The Leuven Scale for Well-being

Level 1: Extremely low  The child clearly shows signs of discomfort such as crying or screaming. They may look dejected, sad, frightened or angry. The child does not respond to the environment, avoids contact and is withdrawn. The child may behave aggressively, hurting him/herself or others.

Level 2: Low  The posture, facial expression and actions indicate that the child does not feel at ease. However, the signals are less explicit than under Level 1 or the sense of discomfort is not expressed the whole time.

Level 3: Moderate The child has a neutral posture. Facial expression and posture show little or no emotion. There are no signs indicating sadness or pleasure, comfort or discomfort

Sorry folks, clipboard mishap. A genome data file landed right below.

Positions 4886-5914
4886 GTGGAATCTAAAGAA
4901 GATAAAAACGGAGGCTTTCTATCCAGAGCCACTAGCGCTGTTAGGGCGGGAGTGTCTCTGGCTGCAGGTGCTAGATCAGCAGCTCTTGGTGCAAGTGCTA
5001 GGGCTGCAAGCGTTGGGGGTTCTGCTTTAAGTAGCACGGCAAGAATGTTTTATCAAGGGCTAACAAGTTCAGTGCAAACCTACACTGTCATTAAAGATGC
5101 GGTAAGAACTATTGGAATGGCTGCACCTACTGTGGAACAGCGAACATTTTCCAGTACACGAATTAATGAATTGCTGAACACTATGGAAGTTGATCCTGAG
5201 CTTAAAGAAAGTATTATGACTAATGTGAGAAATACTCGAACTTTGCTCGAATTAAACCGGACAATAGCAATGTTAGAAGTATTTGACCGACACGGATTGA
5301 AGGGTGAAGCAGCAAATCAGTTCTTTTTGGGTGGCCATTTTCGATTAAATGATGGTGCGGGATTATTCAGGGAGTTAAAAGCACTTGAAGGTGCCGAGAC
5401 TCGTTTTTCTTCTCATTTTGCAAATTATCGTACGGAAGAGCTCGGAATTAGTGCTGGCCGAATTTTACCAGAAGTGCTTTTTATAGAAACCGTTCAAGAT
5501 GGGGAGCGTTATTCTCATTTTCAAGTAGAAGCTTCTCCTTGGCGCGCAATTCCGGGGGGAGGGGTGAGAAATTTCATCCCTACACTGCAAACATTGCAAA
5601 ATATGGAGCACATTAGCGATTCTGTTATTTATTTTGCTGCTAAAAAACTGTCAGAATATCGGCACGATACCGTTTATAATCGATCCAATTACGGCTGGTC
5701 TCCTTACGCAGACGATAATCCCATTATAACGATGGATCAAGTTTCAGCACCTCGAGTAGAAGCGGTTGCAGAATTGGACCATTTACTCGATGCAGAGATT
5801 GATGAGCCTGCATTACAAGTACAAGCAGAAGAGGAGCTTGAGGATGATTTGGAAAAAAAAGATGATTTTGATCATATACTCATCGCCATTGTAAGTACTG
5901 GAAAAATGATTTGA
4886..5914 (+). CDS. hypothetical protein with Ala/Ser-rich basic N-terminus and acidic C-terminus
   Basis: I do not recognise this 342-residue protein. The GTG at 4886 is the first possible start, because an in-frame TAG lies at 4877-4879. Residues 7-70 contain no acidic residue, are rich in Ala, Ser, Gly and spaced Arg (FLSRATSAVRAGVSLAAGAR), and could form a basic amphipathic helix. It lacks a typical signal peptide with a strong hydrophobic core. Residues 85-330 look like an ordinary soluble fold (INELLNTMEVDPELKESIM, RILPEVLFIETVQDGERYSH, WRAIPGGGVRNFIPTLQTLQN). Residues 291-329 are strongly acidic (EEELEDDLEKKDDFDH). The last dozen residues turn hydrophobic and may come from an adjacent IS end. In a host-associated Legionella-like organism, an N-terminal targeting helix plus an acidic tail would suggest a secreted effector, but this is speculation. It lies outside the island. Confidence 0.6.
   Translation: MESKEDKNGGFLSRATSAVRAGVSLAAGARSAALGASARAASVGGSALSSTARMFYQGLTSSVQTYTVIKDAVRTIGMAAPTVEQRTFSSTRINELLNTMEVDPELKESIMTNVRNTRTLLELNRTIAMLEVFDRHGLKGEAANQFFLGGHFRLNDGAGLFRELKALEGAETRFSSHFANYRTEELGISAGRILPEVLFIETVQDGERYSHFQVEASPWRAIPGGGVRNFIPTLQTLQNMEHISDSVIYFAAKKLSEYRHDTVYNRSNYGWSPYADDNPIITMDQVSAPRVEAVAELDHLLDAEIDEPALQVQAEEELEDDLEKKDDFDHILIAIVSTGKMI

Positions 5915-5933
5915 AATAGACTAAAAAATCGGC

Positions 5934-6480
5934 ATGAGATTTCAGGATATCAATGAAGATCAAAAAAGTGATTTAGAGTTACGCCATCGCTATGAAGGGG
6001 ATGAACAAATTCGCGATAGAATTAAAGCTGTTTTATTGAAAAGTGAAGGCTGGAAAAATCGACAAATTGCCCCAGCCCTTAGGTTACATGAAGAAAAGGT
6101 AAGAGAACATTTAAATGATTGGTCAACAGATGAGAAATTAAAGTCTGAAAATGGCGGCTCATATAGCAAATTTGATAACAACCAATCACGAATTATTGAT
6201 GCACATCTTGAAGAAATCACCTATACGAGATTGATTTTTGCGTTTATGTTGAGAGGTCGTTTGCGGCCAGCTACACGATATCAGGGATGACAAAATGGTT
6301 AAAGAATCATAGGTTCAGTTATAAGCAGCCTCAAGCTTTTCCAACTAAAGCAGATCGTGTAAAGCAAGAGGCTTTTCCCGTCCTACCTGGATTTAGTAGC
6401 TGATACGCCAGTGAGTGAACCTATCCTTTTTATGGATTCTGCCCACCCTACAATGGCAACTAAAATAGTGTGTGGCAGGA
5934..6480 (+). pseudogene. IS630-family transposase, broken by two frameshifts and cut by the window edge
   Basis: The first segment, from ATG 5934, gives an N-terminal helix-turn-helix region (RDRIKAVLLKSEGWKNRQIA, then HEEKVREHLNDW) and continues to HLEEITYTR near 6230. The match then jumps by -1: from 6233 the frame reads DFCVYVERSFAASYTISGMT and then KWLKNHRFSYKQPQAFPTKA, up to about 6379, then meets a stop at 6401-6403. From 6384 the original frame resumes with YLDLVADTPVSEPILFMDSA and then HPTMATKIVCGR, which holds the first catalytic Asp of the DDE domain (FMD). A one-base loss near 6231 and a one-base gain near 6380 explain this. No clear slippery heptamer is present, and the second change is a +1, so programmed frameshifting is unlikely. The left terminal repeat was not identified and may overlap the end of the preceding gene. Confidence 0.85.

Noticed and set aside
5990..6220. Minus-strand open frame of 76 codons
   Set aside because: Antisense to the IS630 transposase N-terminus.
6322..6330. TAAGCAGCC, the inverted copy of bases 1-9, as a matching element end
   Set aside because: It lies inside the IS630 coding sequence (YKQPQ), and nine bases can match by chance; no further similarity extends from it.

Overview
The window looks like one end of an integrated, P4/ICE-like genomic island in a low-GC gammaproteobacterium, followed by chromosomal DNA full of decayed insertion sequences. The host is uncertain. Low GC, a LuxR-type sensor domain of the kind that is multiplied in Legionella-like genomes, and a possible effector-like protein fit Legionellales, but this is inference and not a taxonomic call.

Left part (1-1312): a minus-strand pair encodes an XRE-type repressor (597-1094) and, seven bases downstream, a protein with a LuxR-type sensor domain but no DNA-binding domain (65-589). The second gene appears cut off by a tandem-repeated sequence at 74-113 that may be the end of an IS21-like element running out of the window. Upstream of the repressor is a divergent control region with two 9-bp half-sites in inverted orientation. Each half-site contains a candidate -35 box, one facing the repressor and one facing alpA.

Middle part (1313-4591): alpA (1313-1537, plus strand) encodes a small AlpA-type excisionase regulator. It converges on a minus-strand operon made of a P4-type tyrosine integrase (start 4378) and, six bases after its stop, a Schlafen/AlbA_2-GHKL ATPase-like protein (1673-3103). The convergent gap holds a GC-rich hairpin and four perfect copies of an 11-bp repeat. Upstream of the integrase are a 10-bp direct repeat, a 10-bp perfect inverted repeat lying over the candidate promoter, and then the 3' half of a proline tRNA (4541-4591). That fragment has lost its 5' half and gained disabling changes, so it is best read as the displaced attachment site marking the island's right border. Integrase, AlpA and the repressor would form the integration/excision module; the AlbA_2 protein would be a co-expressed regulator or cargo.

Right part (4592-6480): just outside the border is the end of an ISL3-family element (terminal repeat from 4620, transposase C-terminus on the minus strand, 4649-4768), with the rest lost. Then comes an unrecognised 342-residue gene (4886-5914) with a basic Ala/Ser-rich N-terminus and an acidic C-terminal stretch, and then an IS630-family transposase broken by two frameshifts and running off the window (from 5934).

Level 4: High The child shows obvious signs of satisfaction (as listed under Level 5). However, these are not constantly present with the same intensity. The child looks happy and cheerful, smiles, cries out with pleasure. They may be lively and full of energy. Actions can be spontaneous and expressive. The child may talk to him/herself, play with sounds, hum or sing. The child appears relaxed and does not show any signs of stress or tension. He /she is open and accessible to the environment

Level 5: Extremely high The child looks happy and cheerful, smiles, cries out with pleasure, is spontaneous and expressive, talks to him/herself and sings, is relaxed and open, engaging with the environment and is lively and expresses self-confidence and self-assurance.

The Scale for Involvement

Level 1: Extremely low The child hardly shows any activity: no concentration, daydreams, has an absent/passive attitude, displays no signs of exploration or interests, doesn't partake in goal-oriented activity and doesn't seem to be taking anything in.